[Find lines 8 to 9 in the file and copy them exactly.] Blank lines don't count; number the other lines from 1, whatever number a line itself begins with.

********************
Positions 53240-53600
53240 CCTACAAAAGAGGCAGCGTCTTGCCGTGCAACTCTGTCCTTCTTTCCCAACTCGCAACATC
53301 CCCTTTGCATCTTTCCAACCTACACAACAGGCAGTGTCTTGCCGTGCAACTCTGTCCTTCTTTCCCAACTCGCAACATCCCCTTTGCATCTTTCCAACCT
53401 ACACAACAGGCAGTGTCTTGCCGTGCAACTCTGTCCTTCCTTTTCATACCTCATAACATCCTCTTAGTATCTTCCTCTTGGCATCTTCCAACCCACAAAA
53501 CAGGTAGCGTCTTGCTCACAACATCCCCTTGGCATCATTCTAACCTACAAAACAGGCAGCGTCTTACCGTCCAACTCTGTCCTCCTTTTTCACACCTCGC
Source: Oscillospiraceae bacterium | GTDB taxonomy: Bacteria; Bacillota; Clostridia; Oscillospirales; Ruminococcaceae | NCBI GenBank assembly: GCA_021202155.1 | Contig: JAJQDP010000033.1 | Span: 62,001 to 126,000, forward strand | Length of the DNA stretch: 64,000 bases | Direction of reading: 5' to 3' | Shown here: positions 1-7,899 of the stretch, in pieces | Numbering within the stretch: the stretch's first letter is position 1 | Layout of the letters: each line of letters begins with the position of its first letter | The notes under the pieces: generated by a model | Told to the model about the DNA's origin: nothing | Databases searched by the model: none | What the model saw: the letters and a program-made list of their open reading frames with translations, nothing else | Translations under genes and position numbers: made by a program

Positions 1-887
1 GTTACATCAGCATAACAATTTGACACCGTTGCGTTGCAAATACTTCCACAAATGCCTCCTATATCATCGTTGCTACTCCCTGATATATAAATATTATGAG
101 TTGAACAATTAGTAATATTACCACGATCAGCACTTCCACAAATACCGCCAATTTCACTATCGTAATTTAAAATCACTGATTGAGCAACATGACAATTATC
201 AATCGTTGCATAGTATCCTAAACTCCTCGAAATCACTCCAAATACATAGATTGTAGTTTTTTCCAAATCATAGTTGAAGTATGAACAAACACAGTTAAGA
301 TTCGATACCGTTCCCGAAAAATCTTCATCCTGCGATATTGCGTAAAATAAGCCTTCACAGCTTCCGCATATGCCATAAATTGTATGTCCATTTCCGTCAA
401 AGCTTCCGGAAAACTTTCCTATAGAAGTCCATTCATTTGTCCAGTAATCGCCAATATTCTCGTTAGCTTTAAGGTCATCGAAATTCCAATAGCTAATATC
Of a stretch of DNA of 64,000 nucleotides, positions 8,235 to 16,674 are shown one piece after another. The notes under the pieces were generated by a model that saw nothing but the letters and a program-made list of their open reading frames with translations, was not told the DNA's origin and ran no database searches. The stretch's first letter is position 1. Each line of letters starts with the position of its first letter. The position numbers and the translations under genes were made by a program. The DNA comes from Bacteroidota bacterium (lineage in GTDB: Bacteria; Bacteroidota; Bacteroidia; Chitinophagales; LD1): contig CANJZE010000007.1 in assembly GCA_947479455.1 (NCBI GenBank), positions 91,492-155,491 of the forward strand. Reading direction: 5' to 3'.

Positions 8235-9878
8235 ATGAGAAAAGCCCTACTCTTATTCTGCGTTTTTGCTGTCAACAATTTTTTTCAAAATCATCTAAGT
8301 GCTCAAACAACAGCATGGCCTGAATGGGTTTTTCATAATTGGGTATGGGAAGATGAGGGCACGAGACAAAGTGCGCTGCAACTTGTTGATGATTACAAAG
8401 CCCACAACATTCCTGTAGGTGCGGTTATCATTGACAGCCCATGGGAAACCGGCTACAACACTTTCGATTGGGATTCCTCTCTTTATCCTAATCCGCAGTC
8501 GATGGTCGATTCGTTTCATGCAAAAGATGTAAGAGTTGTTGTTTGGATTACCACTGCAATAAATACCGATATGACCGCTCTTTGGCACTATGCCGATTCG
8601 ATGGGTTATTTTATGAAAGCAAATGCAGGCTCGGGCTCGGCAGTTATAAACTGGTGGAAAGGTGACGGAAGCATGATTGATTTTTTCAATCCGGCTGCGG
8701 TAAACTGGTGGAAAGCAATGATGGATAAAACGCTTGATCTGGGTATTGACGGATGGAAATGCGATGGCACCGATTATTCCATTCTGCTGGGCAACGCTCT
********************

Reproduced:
1 GTTACATCAGCATAACAATTTGACACCGTTGCGTTGCAAATACTTCCACAAATGCCTCCTATATCATCGTTGCTACTCCCTGATATATAAATATTATGAG
101 TTGAACAATTAGTAATATTACCACGATCAGCACTTCCACAAATACCGCCAATTTCACTATCGTAATTTAAAATCACTGATTGAGCAACATGACAATTATC